The Tern near Longdon-on-Tern
A map of the Tern and its tributaries. Watershed is shown in cyan.
|City||Market Drayton, Atcham|
|- location||lake in the grounds of Maer Hall, Staffordshire|
|- elevation||114 m (374 ft)|
|confluence with River Severn, Attingham Park, Atcham|
|44 m (144 ft)|
|Length||30 mi (48 km)|
|- left||River Meese, River Strine|
|- right||River Roden|
The River Tern (also historically known as the Tearne) is a river in Shropshire, England. It rises north-east of Market Drayton in the north of the county. The source of the Tern is considered to be the lake in the grounds of Maer Hall, Staffordshire. From here it flows for about 30 miles (48 km), being fed by the River Meese and the River Roden, until it joins the River Severn near Attingham Park, Atcham.
At Longdon-on-Tern, the Tern is spanned by the Longdon-on-Tern Aqueduct, the world's first large-scale cast iron navigable aqueduct, designed by Thomas Telford to carry the Shrewsbury Canal. The 62-yard (57 m) long structure still stands today, but is marooned in the middle of a field.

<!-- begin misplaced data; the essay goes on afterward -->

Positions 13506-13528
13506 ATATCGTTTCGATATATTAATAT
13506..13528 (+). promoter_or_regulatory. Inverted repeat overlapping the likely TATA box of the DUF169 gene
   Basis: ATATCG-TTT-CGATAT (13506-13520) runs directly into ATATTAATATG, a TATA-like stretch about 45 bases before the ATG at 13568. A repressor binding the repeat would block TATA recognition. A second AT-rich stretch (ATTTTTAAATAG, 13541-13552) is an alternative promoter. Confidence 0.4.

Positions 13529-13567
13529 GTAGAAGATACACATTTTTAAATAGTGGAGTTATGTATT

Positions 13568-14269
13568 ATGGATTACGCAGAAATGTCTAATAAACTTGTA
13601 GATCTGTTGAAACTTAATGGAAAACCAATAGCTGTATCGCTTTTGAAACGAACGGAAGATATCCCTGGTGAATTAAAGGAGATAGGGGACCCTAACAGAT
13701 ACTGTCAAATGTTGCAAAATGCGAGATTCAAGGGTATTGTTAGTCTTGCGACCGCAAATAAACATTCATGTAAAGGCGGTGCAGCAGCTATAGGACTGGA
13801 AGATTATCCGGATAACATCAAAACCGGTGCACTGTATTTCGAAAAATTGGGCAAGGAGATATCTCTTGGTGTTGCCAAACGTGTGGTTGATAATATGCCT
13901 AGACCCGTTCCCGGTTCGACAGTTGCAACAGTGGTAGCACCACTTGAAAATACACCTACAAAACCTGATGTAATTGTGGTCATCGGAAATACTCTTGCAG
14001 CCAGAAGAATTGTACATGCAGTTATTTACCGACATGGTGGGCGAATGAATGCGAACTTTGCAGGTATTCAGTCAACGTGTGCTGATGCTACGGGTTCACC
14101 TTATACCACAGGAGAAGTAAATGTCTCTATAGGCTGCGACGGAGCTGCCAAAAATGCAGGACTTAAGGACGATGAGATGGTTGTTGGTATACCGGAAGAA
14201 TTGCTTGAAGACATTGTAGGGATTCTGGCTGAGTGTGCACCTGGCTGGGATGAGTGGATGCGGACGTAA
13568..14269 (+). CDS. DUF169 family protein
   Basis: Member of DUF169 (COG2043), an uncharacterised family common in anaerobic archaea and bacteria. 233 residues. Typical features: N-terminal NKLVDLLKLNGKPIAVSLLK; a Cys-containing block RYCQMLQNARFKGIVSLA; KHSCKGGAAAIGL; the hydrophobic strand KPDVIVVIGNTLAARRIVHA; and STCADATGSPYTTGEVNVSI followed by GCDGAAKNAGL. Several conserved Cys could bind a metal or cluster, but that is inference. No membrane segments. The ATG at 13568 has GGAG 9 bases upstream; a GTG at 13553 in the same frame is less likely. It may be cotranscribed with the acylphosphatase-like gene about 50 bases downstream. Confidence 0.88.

- Secret Shropshire: Field name map of Withington Parish
- Reported in 1838 by John Selby Prideaux and Sir William Jardine, "An attempt to ascertain the Fauna of Shropshire and North Wales", Magazine of Zoology and Botany, vol. 2 (1838), p. 538.
- Tern Views - a detailed description with photographs
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